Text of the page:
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Washington state enters the private insurance game

Washington state enters the private insurance game; offers a public option to compete with private insurers

Washington state has become the first state to create a publicly funded health insurance option for its individual health insurance market. The program, Cascade Care, will compete with private insurers in that market beginning in 2021. Cascade Care hopes to attract customers by offering individual health insurance policies at a price the state expects to be 10% cheaper than policies offered by private insurers.

Lockton comment: The state hopes to achieve the cost savings by capping payments to doctors, hospitals and other healthcare providers at an amount equal to 160% of what Medicare pays. That reimbursement rate is higher than the rates being considered by other states, but reflects the conundrum facing lawmakers: If the rate is set too high (e.g., 200% of Medicare rates) it won’t achieve desired savings; but if the rate is set too low, doctors and hospitals may refuse to accept Cascade Care insurance.

The state’s entrance into the private health insurance market won’t be patently obvious. The state will set the healthcare benefits payable by Cascade Care and design at least three benefit packages within each of the Affordable Care Act’s bronze, silver and gold metal tiers (generally speaking, 56-65%, 66-72% and 76-82% actuarial values, respectively; a policy’s actuarial value reflects the portion of expected covered medical claims the policy is designed to pay).

Although the state’s taxpayers will take on the insurance risk, the state won’t sell the coverage directly. Rather, it will pay private insurance companies to offer and administer the coverage, that is, to accept premium payments and pay claims.

The new state law does not provide for state-backed group insurance of the sort some employers purchase for the benefit of their employees, and the law is likely to have little impact on the group insurance market.

Anyone can buy … and taxpayers will help pay the premiums for more people

Unlike current government-provided healthcare coverage where eligibility depends on age or disability (Medicare) or low income levels (Medicaid), any state resident will be able to buy a state-backed Cascade Care policy, which will be available via Washington's ACA health insurance marketplace. While the ACA offers taxpayer-provided premium subsidies for individuals with household incomes up to 400% of the federal poverty level, Washington’s marketplace will begin to offer taxpayer-provided assistance to those with incomes up to 500% of the poverty level.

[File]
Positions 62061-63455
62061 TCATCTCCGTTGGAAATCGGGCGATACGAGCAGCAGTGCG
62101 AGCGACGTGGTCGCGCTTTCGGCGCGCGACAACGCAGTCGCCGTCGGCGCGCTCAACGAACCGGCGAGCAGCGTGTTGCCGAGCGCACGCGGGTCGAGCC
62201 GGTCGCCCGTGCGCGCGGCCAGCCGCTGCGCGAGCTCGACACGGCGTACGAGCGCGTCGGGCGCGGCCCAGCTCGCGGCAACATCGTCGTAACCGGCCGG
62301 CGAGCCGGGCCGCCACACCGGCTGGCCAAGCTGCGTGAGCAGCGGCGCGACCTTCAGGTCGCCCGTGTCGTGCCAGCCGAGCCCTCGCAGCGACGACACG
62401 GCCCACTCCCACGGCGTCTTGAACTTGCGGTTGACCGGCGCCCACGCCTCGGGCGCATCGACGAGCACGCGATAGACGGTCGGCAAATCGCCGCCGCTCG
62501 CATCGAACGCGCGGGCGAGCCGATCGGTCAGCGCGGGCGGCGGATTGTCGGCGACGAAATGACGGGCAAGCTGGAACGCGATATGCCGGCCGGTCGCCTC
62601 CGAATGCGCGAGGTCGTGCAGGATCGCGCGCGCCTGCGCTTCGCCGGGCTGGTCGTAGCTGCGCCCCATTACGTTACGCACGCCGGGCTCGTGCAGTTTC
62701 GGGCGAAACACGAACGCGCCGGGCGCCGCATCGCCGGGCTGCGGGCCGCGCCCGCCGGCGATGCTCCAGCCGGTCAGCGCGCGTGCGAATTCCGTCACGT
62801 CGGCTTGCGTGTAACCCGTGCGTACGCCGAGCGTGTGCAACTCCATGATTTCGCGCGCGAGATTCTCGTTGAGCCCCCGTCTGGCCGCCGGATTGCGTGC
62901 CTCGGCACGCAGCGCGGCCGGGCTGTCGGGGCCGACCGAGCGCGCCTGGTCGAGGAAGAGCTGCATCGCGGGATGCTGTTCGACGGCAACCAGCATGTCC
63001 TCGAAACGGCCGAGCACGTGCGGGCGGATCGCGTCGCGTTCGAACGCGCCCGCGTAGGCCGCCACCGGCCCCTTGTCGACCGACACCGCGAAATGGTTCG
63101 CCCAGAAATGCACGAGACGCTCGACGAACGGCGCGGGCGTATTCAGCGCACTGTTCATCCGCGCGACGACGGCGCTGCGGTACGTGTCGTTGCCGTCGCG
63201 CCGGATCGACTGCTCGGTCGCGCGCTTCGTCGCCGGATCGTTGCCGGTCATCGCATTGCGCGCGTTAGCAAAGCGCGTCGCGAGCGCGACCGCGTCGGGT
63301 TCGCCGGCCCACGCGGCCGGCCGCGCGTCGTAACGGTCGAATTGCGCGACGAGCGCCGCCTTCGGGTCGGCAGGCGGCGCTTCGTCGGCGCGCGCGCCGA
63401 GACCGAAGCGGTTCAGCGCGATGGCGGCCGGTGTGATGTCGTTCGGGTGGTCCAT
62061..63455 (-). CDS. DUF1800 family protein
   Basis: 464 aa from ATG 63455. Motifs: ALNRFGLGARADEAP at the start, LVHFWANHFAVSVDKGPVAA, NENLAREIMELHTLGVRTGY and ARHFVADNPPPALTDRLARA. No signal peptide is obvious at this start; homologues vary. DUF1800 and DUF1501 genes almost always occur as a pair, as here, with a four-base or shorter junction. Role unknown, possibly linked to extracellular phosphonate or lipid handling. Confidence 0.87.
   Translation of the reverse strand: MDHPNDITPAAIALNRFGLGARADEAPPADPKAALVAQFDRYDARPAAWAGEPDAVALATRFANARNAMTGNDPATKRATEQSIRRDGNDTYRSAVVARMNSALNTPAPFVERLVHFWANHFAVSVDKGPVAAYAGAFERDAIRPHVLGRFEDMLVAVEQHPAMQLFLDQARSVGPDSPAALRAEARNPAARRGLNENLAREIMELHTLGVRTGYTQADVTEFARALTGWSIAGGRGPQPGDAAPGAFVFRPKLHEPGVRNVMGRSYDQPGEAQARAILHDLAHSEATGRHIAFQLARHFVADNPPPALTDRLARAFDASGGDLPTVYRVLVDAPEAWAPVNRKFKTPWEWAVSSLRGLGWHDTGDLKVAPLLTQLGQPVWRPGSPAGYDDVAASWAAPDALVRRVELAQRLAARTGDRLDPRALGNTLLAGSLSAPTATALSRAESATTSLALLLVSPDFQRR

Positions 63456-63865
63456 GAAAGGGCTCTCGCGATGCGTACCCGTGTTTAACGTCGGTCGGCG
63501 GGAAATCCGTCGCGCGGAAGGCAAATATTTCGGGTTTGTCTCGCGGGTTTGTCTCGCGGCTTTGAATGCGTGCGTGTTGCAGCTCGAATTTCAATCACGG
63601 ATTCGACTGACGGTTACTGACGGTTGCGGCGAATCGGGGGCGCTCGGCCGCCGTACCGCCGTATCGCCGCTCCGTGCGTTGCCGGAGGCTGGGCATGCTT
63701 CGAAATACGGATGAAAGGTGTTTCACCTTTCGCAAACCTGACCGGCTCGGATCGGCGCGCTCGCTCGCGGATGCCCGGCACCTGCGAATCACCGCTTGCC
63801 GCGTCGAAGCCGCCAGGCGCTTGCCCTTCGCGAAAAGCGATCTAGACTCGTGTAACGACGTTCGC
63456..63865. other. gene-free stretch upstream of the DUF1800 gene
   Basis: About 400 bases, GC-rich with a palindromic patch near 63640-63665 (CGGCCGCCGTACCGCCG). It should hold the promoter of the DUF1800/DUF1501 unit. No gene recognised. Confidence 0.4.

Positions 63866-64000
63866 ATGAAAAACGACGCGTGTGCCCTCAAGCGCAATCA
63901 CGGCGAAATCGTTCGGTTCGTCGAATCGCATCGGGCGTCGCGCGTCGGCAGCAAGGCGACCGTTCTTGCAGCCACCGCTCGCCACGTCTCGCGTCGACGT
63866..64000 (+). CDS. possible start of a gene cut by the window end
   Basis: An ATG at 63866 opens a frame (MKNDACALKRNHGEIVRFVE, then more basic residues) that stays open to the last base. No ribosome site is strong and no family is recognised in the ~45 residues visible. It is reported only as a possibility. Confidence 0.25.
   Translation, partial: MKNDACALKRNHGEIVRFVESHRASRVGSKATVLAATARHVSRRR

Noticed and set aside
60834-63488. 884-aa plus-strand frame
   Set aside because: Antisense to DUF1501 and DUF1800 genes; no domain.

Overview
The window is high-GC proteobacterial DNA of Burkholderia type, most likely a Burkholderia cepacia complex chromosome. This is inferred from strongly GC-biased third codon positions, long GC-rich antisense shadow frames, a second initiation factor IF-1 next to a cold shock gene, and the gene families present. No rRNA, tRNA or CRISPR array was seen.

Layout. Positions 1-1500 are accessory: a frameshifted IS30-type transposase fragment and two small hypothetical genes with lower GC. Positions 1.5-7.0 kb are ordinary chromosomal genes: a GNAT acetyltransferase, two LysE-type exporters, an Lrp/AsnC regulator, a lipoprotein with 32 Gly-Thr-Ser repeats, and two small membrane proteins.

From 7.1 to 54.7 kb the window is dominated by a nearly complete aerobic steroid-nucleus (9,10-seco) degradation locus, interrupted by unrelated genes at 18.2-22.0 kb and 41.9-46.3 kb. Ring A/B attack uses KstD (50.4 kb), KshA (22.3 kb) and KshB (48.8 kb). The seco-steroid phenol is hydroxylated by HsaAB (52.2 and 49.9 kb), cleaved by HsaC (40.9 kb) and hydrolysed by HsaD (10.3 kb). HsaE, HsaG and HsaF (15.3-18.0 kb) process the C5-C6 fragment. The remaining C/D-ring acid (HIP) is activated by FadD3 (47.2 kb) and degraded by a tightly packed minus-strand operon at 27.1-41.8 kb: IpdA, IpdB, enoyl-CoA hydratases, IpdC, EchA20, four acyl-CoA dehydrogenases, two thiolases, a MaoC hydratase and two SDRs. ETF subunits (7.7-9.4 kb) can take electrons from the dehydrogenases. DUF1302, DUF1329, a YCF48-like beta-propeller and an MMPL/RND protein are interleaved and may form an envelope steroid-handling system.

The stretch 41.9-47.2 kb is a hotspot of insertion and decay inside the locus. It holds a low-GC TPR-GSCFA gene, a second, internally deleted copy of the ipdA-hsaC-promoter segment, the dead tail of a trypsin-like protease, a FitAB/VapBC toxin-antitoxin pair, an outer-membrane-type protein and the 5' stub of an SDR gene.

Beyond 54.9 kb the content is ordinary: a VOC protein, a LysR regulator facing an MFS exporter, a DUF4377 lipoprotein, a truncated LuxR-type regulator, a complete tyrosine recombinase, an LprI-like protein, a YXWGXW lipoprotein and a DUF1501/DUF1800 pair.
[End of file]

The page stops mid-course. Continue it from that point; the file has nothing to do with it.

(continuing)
Lockton comment: Using 2019 federal poverty guidelines for the lower 48 states, the ACA provides for premium subsidies for individuals earning up to $49,960, and a household of four earning up to $103,000. Washington’s new law expands the subsidy eligibility window to individuals earning up to $62,450, and households of four earning up to $128,750. According to federal census figures, the median household income in Washington in 2017 was $70,979.

Changing the dynamic of private markets

The state will design what it calls “standardized health plans,” providing for specific healthcare benefits the state believes a health insurance policy should contain. Cascade Care options will be standardized health plans; that is, they’ll satisfy these new state requirements.

The new state law includes a pair of rules to ensure an apples-to-apples comparison between Cascade Care and private insurance options. Private health insurers offering their policies in Washington’s ACA marketplace must also offer standardized health plans in at least the silver and gold standardized plan tiers. And although for a while the state will allow private insurers to sell nonstandardized policies, the insurers can’t sell a silver level nonstandardized policy with an actuarial value lower than the standardized silver plan with the lowest actuarial value.

Free market advocates warn the state’s venture into the private insurance markets is another step in the direction of government-run healthcare. That’s because the public option creates an unlevel playing field, allowing the state – backed by tax revenues from taxpayers – to compete with private companies.

How much will this cost?

The expected cost of Cascade Care is not clear. The state has apparently budgeted a million dollars over the next two years simply to get the program going (program design, contracting with insurers, etc.). Additional funding, and a lot of it, will be necessary to establish reserves and pay claims and administrative expenses, not to mention the additional premium subsidies payable to enrollees with household incomes between 400 and 500% of the poverty level.

Edward Fensholt, J.D.
Compliance Services

Scott Behrens, J.D.
Government Relations

Not legal advice: Nothing in this Alert should be construed as legal advice. Lockton may not be considered your legal counsel, and communications with Lockton's Compliance Services group are not privileged under the attorney-client privilege.

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